contrast between this raw-boned farmer, in his blue-jean overalls,
and the city postman, in his spruce gray uniform. Nevertheless, in
sunshine or storm, the rural mailman is as faithful as his city
You ask this unique "Uncle Sam" how
he likes traveling the mountain roads in stormy weather, and a mild
look of surprise breaks over is on its features, as he strokes his
chin and drawls: "O-h, I do-n't like it so ve-ry good".
Then as you gaze around the strange little
group you suddenly become interested in a little towheaded child, and
wonder why she is so carefully guarding an egg she holds in her
chubby fist; while with longing eyes she gazes at the small
assortment of candy the store contains. Your curiosity is soon
gratified, when you see the egg exchanged for an "all day
sucker," and are told that pennies in this part of the country
When about to leave the post office store you
stop, and wait for an old mountaineer who is coming down the road.
You never miss an opportunity of having a chat with this patriarch of
the village. Although his long thick locks and beard have been turned
snowy white by Father Time, his broad shoulders are so little bent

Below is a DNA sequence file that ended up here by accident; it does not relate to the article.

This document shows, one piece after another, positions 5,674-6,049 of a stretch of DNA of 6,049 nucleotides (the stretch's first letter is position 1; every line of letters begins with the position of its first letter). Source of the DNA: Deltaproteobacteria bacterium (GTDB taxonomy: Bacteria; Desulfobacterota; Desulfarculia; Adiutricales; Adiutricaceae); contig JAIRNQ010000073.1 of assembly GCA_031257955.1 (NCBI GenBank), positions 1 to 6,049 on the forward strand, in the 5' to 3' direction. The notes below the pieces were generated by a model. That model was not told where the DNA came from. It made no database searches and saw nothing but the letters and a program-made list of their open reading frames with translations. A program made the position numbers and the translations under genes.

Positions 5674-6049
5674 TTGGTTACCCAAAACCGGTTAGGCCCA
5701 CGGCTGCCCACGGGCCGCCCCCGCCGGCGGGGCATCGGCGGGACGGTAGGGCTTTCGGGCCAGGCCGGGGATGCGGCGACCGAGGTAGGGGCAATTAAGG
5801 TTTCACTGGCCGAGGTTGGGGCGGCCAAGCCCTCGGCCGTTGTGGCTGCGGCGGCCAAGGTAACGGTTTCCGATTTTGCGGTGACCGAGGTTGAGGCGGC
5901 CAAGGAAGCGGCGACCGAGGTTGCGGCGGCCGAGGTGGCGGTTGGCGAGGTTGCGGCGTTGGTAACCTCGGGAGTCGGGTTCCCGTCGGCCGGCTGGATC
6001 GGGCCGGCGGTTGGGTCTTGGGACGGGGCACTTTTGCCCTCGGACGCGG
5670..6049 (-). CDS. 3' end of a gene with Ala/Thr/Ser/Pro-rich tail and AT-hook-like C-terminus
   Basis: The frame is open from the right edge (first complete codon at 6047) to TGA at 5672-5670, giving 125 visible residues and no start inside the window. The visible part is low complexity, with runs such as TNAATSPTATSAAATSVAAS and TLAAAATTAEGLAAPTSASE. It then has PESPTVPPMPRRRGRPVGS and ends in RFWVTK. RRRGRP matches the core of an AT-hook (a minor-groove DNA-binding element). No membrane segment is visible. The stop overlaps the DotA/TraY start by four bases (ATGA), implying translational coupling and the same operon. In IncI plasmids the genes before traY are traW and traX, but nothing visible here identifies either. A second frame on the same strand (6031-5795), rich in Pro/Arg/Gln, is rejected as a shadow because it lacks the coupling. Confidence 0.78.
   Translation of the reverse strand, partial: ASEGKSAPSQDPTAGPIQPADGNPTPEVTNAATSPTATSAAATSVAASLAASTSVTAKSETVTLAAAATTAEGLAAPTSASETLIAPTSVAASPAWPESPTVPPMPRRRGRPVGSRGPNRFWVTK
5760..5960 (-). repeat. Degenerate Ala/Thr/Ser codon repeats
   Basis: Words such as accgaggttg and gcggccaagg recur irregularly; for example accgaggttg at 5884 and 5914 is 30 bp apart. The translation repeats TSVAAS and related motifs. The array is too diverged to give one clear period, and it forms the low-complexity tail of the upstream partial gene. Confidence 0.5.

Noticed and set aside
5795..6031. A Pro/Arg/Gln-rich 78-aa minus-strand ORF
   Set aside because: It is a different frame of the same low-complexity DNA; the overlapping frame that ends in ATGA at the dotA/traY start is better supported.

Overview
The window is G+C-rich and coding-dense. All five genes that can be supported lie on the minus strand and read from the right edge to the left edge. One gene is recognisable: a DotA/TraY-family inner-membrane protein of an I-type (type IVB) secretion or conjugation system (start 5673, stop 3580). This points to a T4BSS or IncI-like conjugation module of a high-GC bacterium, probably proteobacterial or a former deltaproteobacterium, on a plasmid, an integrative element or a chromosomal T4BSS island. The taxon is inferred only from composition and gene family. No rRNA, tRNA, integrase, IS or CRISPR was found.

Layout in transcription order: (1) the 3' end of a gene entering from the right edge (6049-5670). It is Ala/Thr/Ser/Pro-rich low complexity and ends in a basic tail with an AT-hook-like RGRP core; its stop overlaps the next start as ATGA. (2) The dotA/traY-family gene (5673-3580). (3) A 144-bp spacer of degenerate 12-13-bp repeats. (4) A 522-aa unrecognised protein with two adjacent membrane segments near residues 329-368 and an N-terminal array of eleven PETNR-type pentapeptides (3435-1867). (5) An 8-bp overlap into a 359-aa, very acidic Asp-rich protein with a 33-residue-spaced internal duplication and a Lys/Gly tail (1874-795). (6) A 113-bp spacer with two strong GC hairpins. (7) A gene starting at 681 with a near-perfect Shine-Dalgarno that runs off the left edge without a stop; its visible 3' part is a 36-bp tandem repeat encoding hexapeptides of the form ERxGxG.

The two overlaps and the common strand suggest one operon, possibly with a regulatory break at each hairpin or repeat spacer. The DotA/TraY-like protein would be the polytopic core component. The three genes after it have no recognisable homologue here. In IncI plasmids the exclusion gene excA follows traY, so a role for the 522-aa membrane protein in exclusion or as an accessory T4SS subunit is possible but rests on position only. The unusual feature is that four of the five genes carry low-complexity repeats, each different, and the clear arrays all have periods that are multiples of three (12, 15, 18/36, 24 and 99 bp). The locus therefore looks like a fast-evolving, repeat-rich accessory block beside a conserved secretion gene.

you can scarcely realized they have felt the weight of 95 years,
until you recollect the you are in the region of Rip Van Winkle; and
when you leave this old veteran, it is with the proud feeling that
not every day are you privileged to meet a man who was fought in the
Mexican as well as the Civil War.
Sauntering on, your attention is attracted to
an old sawmill standing somewhat back from the road. You listen to
the ceaseless rumbling of the great water wheel as it rapidly
revolves, throwing water back into the mountain stream, in a mass of
feathery, white foam.
A little further and you come upon a gigantic
boulder, surrounded by silence, and solitude. The noise and bustle of
city life is forgotten, a new world opens before you, and for once in
your life you feel the great exultation of being "monarch of all
A strange sort a fascination steals over you;
you listen intently to catch the softest whisper of Nature. When lo!
from the deep umbrage of the woods nearby come seductive voices,
which seem to be coaxing you into its wild embrace. One moment you
hesitate, but the charm is too strong to be resisted; another moment,
and the green walls of the forest have closed in upon you. Through
the tangle of greenery overhead the light is sifted until it becomes
a soft green Twilight. So obscure and spectral is it that it gives
the place an almost awesome enchantment. The emerald moss gives no
sound of your footsteps as you make your way through a labyrinth of
underbrush, quite oblivious that it is of little suggestive of
snakes, and only last night you heard that bears and even wild cats
are occasionally seen in this vicinity.
But, today, no thought of fear comes to dampen
the joy you feel as each woodland sound becomes more and more
distinct. Everywhere you find pleasant resting-places. You feel like
"Alice in Wonderland," as your eyes fall upon a large
rabbit hopping about on the ground, and you watch him as he scampers
off a little distance, then cocking up his long ears, pauses to